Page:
This is the first one. It’s supposed to be a gag strip based on the premise of what I feel defines “Netflix Culture.” Which is, to me, marathoning programs late into the night and not getting proper sleep. This is a good comparison between new media and old media too, I think? Old media being more commercial radio/network tv and new media being blogs/blogging, Netflix, and Youtube (for example).

The Promised post (assignment comics)

So, I said I would post a bunch of things, yeah? Well, I am half delivering on that promise.

These are comics that I have made for an assignment for one of my summer courses I am taking. There were three different topics, all about media. The first was a culture or behaviour patterns on a certain media technology. The second was a comparison between “old” and “new media.” The last one was supposed to show an understanding of Cyber punk. Now, I think each of these suffer a little from “over ambition”/ “illusions of Grandeur” syndrome. I will explain what I mean in a second.

Culture of Netflix 2 copy

This is the first one. It’s supposed to be a gag strip based on the premise of what I feel defines “Netflix Culture.” Which is, to me, marathoning programs late into the night and not getting proper sleep. This is a good comparison between new media and old media too, I think? Old media being more commercial radio/network tv and new media being blogs/blogging, Netflix, and Youtube (for example).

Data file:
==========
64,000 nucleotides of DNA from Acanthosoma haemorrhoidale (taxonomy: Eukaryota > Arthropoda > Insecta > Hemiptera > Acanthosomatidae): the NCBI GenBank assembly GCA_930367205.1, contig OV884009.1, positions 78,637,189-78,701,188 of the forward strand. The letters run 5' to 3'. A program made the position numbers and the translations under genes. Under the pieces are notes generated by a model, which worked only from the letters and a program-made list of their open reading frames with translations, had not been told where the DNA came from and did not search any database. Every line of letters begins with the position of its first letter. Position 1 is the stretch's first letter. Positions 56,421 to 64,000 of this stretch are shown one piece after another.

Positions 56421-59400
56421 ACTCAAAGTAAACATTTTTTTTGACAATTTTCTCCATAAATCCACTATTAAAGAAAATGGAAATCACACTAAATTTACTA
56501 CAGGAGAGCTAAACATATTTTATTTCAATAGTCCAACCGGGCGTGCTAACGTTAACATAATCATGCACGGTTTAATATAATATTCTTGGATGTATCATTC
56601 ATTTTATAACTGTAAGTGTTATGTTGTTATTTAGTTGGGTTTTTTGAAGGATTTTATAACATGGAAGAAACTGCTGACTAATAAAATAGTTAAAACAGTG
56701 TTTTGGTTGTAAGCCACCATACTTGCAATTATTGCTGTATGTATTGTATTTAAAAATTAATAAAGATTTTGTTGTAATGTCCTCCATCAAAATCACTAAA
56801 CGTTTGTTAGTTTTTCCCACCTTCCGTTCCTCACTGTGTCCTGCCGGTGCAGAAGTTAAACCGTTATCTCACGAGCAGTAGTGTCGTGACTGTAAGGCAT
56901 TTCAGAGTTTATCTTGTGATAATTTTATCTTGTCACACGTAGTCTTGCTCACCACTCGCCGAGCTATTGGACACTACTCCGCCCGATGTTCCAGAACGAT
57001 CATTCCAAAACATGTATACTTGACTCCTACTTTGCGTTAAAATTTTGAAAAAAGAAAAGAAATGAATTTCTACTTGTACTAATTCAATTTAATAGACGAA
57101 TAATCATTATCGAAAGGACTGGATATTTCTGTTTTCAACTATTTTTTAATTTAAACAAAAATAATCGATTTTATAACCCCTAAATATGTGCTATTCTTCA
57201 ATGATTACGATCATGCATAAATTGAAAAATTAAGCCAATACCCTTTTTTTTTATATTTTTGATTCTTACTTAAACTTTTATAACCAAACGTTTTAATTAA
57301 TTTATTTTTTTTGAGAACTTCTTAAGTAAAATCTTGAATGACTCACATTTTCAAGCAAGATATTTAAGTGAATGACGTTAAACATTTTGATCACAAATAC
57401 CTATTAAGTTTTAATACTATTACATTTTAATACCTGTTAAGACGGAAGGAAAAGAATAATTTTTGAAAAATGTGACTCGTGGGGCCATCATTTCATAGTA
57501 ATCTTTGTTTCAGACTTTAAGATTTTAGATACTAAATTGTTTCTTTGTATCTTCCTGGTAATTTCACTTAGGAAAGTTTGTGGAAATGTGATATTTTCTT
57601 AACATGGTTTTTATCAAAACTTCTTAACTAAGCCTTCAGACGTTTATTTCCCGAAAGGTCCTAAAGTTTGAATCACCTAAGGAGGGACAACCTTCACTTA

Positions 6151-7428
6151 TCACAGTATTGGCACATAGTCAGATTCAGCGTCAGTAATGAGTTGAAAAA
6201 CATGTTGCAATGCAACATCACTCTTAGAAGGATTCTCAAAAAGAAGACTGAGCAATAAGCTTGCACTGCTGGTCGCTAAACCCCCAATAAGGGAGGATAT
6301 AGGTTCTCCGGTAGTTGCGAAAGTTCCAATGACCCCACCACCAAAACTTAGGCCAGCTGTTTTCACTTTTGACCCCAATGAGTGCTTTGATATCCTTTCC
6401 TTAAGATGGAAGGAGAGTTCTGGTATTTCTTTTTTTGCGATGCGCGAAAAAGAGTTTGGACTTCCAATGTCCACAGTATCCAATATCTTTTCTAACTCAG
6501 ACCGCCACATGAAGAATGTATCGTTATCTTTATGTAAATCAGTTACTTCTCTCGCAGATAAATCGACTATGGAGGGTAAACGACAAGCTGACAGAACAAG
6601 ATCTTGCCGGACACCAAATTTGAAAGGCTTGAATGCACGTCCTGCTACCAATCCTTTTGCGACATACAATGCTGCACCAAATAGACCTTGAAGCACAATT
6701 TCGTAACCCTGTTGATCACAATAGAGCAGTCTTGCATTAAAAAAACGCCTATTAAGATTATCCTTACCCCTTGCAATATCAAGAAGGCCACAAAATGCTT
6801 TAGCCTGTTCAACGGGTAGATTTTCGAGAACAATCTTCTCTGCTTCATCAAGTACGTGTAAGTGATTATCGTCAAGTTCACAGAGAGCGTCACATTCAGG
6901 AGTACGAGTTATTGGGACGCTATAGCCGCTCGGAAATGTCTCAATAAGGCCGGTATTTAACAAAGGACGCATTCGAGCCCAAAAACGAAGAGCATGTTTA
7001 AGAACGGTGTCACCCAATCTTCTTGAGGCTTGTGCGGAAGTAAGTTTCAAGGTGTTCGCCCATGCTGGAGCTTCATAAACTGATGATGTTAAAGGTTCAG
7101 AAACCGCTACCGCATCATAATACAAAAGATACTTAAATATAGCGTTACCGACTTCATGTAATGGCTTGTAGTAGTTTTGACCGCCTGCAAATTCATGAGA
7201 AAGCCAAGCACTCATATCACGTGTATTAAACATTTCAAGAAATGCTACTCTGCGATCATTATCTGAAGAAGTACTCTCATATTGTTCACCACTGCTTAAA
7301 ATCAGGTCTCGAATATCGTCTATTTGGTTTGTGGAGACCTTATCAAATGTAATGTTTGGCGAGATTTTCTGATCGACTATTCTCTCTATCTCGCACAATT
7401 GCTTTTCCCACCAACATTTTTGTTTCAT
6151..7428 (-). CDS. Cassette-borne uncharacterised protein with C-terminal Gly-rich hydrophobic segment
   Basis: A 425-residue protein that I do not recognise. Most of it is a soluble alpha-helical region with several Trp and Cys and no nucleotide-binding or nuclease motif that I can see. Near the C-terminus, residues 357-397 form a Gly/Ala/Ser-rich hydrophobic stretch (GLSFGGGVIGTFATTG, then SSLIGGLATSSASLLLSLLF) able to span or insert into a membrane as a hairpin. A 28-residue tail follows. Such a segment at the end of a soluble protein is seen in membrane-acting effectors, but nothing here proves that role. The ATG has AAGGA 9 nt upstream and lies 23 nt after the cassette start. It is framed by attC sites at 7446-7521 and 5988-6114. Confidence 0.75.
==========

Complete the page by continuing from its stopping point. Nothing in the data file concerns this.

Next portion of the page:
Then there is this second one right hur.

Old verses New

I really don’t like this one. Like, for some obvious reasons and some less than obvious. What is the first thing you notice? Super, super tons of text. There is a reason for that, even if it isn’t the best one. And if you want to know why, buckle in for a long one. If you want to skip it, go past the picture of David Willis. You will know it when you see it.

Let me start with my original inspiration/idea with this strip. It started with a personal beef from one Franchise I always had a special affinity for, good Ol’ Spidey. Now, for those of you who do not know, Sony bought the rights to the movies and the original Spider-man movies were made by that company (and oversimplification, I know). But the important thing is that Spidey was NOT made buy the same studios as the Avenger Movies, which is Marvel Studios.

So Sony was going to make a fourth movie but the director, Sam Raimi, was not going to do it. He was already pressured to put a villain in Spider-man 3 that he didn’t care for (Venom) and that didn’t work out well for him, did it?

So Sony was trying to figure out how they were going to get another movie out there, but they were going to take some time to figure it out. And it is in the time gap between Spider-man 3 and the first “The Amazing Spider-man” movie we get the cartoon “Spectacular Spider-man.”